Tinda Seeds, Apple Gourd (Praecitrullus fistulosus) 2.35 - 1

Tinda Seeds, Apple Gourd (Praecitrullus fistulosus)

€2.35

Tinda Seeds, Apple Gourd (Praecitrullus fistulosus)

Price for Package of 3 seeds.

Tinda also called "Indian squash", "round melon", "Indian round gourd" or "apple gourd" or "Indian baby pumpkin", is a squash-like cucurbit grown for its immature fruit, a vegetable especially popular

Seeds in pack :

Tinda Seeds, Apple Gourd (Praecitrullus fistulosus)

Price for Package of 3 seeds.

Tinda also called "Indian squash", "round melon", "Indian round gourd" or "apple gourd" or "Indian baby pumpkin", is a squash-like cucurbit grown for its immature fruit, a vegetable especially popular in South Asia.

Distribution and use

The species is native to India and Pakistan and is cultivated in the north of both countries, where the ripe fruits are a popular vegetable. The harvest takes place before the seed husks harden. The fruits are cooked after removing the seeds, often together with lentils. They are also inserted. The seeds are eaten roasted. There are two different forms: one with light green fruits, which is generally preferred, and the other with dark green fruits.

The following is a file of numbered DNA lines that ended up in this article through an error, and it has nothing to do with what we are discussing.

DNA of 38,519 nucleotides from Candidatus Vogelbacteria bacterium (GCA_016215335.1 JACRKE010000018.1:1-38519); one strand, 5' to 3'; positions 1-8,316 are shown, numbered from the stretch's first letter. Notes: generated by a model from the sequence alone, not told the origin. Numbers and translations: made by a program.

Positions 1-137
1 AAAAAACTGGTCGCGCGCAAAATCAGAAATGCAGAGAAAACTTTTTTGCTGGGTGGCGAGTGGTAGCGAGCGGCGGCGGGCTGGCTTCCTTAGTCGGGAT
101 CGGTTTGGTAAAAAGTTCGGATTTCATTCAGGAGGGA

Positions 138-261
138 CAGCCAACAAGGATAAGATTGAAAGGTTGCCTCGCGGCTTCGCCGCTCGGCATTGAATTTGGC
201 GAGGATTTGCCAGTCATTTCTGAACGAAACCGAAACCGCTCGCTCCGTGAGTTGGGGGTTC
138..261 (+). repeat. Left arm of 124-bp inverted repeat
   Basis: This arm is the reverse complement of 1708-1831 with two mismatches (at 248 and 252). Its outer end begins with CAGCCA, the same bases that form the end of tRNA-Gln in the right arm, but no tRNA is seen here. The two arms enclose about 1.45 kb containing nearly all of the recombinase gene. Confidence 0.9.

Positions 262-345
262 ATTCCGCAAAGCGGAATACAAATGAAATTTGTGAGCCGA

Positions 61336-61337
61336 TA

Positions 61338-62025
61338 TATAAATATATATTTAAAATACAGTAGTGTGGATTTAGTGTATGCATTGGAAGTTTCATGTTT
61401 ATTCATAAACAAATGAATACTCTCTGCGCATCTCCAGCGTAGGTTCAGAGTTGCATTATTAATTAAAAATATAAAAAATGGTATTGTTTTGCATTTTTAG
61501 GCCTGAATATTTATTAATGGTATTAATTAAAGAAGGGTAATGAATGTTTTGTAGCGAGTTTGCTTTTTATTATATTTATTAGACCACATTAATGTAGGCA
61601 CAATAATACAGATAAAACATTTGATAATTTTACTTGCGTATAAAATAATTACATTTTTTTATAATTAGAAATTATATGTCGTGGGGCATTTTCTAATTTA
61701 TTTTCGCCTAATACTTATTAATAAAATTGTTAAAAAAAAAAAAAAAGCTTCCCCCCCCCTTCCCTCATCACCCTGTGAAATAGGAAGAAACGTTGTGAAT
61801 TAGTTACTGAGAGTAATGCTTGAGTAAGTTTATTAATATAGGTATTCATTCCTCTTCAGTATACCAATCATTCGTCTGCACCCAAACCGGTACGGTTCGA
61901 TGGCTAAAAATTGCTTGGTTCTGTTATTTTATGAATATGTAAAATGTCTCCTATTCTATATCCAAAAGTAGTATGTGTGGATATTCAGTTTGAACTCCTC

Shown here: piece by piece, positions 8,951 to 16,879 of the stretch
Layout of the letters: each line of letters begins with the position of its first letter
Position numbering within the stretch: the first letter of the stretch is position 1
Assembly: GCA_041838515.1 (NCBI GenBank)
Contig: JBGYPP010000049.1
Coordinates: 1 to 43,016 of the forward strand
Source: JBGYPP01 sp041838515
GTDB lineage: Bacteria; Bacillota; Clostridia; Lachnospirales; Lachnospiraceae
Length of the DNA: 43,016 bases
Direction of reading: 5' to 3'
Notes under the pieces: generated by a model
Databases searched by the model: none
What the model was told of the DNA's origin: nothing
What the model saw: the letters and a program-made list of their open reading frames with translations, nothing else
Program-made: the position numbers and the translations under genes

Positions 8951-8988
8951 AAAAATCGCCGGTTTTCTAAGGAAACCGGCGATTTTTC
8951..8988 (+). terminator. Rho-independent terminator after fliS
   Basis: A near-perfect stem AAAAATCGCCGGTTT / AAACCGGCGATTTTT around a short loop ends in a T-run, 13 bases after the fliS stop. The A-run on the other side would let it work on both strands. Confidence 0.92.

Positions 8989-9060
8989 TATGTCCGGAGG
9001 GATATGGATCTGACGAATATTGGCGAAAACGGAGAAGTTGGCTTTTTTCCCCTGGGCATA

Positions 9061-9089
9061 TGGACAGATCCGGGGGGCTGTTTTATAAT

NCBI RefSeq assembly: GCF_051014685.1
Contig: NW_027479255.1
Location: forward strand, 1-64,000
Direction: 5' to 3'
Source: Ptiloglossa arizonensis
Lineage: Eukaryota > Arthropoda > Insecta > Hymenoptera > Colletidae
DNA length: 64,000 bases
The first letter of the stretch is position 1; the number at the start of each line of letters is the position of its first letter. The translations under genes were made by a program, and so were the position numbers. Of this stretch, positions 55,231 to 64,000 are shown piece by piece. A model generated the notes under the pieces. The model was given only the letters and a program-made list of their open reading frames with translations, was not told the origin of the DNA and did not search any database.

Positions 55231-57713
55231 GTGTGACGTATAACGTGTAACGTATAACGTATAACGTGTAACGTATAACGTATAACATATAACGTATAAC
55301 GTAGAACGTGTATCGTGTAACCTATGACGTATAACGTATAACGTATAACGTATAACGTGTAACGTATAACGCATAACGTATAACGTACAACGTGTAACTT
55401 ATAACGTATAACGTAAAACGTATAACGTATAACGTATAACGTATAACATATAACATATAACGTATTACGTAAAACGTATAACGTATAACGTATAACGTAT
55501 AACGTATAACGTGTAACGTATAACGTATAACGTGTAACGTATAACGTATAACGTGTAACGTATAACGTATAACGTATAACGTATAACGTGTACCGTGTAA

The plant is as with all cucurbits, a prolific vine, and is grown as an annual. The plant also is prickly with small thorns similar to the zucchini. The fruit is approximately spherical, and 5–8 cm in diameter The seeds may also be roasted and eaten. Tinda is a famous nickname among Punjabi families in India. This unique squash-like gourd is native to South Asia, very popular in Indian and Pakistani cooking with curry and many gourmet dishes. Green colored, apple-sized fruits are flattish round in shape and 50–60 grams in weight. Plants are vigorous, productive and begin to bear fruits in 70 days after planting.

Tinda can be confused with tendli or kundru due to similar-sounding names from different languages and regions. Tinda in Punjabi or most North Indian languages are "Indian baby pumpkin".

Tinda is considered a boring vegetable by many in North India – part of the reason is it is used in a lot of curries during high season and tastes bland unless used with a lot of spices. Further, its seeds are not favored by many. It is practically unknown in South India.

P 449
40 Items

Data sheet

Organic Seeds ?
Organic Seeds
HEIRLOOM ?
Yes
Handpicked seeds ?
Handpicked seeds
Origin of seeds?
Origin of Seeds: India
Edible?
Edible
Fruit Weight ?
Fruit Weight: 40 - 50 g
Medicinal Plant?
Medicinal Plant: Yes

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